Anxiety & Stress – How Stressed Are You?
Are you looking for a specialist for anxiety and stress in Chicago? If so, you are not alone. A common reality of living in a busy, bustling city like ours is the phenomenon of stress. If you having been feeling the pressures of the daily grind, which is likely compounded by work obligations, family issues or relationship struggles, you have come to the right place.
We often hear the term “Stress” but what does it really mean? Let’s take a look.
What is stress?
Physiologically speaking, stress can be defined as the rate of wear and tear on the human body. Think of stress as a state of suspended anxiety where life events and responsibilities exceed your ability to cope or manage.
Is some stress normal?
To be sure, all of us experience some amount of health. Researchers have suggested that some stress may even be good for you. Yes, you read that right.
According to a published report from the University of California at Berkley, stress (small amount) can act as a barrier against depression. It can also work in a way that keeps you at your optimal alertness. In many ways, we’re wired to deal with a certain amount of stress.
If you live in a big city like Chicago where stress levels are generally high due to traffic, weather conditions, competition for work and so forth, you likely have figured out ways to adapt and cope.
But what if you become overloaded with stress? That leads to our next question.
Are there different types of stress?
The answer is – yes. There are 3 different types of stress that you may not have known about:
- Eustress: This is considered a “good stress”. It happens when we are in certain situations that we find motivational or inspiring. If you fall in love – that might be considered a “good” stress.
- Neustress: This type of stress is neither good or bad (it’s neutral). This term is used to describe sensory stimuli. Example, if you hear about an earthquake on the other side of the world, it would likely peak your senses but not cause anxiety.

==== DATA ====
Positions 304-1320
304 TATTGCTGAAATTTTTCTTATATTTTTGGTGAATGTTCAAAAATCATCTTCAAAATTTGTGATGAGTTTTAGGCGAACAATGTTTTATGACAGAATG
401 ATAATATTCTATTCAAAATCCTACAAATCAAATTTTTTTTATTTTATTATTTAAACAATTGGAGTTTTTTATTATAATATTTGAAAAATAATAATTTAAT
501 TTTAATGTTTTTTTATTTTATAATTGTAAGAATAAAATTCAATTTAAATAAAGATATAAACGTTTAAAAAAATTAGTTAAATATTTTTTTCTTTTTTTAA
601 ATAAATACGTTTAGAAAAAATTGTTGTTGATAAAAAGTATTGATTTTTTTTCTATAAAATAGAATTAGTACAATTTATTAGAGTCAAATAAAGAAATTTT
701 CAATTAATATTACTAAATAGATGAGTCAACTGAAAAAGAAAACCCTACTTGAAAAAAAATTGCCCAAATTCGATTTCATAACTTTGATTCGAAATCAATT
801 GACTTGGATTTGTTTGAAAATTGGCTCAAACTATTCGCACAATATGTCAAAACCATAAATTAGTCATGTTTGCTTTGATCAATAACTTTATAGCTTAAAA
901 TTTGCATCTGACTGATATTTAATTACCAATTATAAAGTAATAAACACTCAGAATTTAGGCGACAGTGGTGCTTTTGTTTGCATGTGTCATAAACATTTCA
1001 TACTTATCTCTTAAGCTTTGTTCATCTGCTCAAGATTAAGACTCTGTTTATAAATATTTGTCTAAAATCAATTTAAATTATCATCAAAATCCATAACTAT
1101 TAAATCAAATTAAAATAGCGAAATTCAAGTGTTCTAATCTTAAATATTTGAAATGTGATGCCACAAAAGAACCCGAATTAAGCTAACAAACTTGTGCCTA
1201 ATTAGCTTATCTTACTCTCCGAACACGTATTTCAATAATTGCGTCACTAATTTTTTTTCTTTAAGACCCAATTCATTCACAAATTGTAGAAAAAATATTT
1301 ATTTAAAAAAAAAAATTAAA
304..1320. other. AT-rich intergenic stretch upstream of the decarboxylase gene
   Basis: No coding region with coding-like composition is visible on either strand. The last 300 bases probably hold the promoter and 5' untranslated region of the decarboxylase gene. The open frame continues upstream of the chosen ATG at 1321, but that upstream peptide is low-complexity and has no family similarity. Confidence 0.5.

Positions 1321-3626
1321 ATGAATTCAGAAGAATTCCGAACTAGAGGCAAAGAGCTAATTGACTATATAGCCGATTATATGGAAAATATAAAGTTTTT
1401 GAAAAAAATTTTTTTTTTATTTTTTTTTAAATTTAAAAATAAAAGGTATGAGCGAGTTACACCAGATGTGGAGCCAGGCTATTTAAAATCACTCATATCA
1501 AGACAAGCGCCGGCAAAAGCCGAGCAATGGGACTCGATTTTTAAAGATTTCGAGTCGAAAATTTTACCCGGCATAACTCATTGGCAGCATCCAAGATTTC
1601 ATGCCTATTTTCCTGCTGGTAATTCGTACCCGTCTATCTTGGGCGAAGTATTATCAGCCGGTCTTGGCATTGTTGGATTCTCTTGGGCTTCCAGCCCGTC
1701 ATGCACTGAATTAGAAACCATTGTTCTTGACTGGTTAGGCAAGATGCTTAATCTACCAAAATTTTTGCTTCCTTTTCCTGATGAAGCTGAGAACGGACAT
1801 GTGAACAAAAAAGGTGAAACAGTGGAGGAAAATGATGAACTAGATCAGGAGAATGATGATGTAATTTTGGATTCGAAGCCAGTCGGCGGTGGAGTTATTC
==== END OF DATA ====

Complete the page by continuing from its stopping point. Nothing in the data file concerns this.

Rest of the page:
- Distress: This is considered the “bad” stress and is often referred to as simply “Stress”.
If you are dealing with distress, you are likely going to fall into two distinct categories:
Stress that is fairly intense but short in nature. An example might be cramming for an exam due next week or being pulled over for a speeding ticket. The operative words here are short in nature.
One the stress causing event is over (i.e. the exam, getting a ticket), your stress level will generally subside. These types of stresses are common and normal.
This particular form of distress is the one that you want to be careful of. Chronic stress is not as intense as acute stress but is usually long in duration.
For example, financial stress might fall under this category if you are struggling to make enough money to live. If you have the type of job with lots of responsibility for metrics (aka meeting a sales number) or if you manage people, you may experience chronic stress.
According to numerous research reports, including information from the American Institute of Stress, chronic stress is associated with illness because your body/mind are in a constant state of arousal.
What are the physical signs of chronic stress?